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Pick-Up Dogs: How Two Rescue Dogs Save the West from Being Won Paperback – April 18, 2012
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About the Author
In addition to being an animal and nature lover, Kendall Whitney has been a professor, a therapy dog handler, a translator, a mannequin dresser, a telemarketer, a door-to-door salesman, a nurse’s aid, a street canvasser, a dishwasher and a chef. After stints in San Francisco, Brazil, Spain, Costa Rica, Ireland, Vermont and Kansas, he now lives in Bellingham, Washington. Marcos is, as far as we know, a greyhound/Lab about six years old who spent about 8 months at a shelter. He works as a certified therapy dog at a local psychiatric facility, hospice and several assisted living centers. Lupe is a flat-coated retriever/border collie mix that was found abandoned on the wheat fields of Kansas. When she is not surveying her backyard, she can be found roaming the Mount Baker Wilderness Area, the Chuckanut Mountains, and the open spaces of the western United States.
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Pick-up Dogs is a great book for travelers, for people interested in the changes in values and world-vision in the United States in the last centuries, and it is a book for people that love dogs too. But perhaps the most important thing is that it is a book about our own capacity for wonder, and about how animals have the power to trigger this capacity in us by their own wonderful and awe-some sights.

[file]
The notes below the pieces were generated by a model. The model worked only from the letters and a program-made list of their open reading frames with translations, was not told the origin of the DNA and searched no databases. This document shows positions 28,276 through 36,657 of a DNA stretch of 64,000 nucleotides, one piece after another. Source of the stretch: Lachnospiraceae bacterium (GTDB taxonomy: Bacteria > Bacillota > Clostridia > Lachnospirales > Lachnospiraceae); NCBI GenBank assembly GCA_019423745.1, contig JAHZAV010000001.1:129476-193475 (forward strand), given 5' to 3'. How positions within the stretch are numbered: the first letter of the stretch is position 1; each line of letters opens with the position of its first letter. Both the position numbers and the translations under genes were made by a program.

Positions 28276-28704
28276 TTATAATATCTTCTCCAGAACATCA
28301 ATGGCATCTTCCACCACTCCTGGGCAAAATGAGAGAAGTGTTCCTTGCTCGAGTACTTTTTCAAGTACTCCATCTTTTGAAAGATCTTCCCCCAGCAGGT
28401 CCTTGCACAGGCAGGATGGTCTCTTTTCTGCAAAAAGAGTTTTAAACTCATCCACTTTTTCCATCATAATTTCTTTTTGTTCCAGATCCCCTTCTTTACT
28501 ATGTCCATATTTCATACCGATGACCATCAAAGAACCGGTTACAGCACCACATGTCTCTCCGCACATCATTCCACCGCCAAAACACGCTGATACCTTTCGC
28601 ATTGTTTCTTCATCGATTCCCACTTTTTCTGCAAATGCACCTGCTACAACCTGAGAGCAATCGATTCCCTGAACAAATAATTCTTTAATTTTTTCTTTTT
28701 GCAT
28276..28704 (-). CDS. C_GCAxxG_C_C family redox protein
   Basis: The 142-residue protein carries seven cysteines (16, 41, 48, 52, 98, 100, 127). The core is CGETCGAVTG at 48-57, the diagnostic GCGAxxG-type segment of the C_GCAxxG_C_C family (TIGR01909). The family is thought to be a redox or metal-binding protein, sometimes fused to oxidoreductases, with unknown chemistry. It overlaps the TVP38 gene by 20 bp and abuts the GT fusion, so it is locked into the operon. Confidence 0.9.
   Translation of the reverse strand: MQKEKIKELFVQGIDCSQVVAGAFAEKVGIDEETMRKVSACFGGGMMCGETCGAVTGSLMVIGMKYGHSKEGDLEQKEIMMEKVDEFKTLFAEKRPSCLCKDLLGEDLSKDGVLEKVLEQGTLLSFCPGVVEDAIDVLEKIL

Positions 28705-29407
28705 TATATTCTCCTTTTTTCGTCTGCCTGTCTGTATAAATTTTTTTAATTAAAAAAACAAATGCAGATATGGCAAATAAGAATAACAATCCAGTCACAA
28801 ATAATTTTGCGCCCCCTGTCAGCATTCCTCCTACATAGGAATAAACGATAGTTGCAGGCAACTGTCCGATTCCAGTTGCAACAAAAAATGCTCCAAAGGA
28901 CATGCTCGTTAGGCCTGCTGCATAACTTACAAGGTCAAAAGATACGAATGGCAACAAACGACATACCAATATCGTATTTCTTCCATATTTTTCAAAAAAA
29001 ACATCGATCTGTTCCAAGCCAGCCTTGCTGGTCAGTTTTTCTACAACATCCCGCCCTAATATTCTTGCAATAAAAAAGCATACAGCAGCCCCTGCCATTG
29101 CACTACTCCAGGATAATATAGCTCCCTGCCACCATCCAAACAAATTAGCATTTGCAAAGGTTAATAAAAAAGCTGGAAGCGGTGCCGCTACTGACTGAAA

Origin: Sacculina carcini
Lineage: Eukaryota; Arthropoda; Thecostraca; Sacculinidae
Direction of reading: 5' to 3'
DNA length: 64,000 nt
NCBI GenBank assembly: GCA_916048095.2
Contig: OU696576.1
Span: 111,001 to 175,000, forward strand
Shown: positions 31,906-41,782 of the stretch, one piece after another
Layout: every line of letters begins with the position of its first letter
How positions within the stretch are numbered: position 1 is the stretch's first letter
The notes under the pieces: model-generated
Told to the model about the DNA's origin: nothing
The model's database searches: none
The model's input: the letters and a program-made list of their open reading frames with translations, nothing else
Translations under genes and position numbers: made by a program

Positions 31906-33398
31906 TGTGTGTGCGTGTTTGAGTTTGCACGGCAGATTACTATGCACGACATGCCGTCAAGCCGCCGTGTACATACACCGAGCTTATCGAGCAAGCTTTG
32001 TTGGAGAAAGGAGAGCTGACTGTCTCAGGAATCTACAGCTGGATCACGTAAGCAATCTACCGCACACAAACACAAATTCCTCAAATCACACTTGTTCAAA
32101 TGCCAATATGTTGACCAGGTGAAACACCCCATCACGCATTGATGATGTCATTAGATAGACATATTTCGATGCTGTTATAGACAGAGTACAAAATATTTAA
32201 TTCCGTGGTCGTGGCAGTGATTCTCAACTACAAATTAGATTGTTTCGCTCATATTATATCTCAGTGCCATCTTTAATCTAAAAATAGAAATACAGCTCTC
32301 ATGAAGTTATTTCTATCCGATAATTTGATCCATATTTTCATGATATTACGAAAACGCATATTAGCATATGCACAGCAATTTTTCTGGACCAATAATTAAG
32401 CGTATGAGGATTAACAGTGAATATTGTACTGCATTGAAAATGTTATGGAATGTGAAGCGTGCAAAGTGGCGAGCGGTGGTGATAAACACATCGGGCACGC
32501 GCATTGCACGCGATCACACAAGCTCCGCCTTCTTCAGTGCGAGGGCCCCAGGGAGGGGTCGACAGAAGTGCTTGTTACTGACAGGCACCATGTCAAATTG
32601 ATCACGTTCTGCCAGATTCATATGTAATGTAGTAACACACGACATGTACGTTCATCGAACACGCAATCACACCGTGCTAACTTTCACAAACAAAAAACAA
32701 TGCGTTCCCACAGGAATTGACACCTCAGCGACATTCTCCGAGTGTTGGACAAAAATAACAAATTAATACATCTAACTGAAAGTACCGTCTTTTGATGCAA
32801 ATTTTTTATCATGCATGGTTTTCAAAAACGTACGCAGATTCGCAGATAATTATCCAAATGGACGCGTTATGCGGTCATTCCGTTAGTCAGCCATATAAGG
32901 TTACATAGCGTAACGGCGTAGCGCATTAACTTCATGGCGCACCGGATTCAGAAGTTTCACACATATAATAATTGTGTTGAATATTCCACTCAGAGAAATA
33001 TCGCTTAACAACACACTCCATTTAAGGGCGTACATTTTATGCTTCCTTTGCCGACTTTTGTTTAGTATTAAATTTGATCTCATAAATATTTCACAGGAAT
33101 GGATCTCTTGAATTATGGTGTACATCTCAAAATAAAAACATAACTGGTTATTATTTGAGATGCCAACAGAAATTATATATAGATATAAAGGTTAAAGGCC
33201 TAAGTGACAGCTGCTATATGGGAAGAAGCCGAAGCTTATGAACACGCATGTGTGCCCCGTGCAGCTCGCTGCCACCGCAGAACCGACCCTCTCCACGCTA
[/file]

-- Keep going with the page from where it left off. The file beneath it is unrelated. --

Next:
Before reading "Pick-Up Dogs", this reviewer did not believe he could even finish a book about dogs, let alone enjoy it. But I did finish it, with increasing enjoyment as I continued to read. In fact, my wife, who began the book with a decided aversion to dogs, astounded me by exclaiming, after reading the first few chapters: "David, wouldn't it be nice if we had a little dog curled up at our feet in the bed every morning?" While I must confess that I remain rather neutral on the topic of ownership, and still don't agree with the author that our national parks should be replete with canine companionship, I also have to admit that I have personally enjoyed the company of Lupe and Marcos, the protagonists of "Pick-Up Dogs", on many a hike through the woodlands of northwestern Washington. It has helped to live in an area, Whatcom County, where 99% of the hikers, mountain bikers and cross country skiers tend to keep to a few of the more popular trails around Mt. Baker and the Chuckanut region of Larrabee State Park or Galbraith Mountain, bordering northern Puget Sound, while the hundreds of miles of logging roads criss-crossing the foothills remain untrammeled. Over the last two years, I have had the pleasure of accompanying Kendall Whitney and his lovely wife Kirsten on many a hiking or snow-shoeing expedition, while sharing canine companionship for the first time in my nearly 62 years. While I therefore can claim no objectivity towards the author, I have been surprised and even amazed to find myself looking forward to going out on long wanderings with the often frenzied, rather wolf-like Lupe and staid, steady, laid-back Marcos. For a decidedly "non-dog person" like myself, this is saying a lot.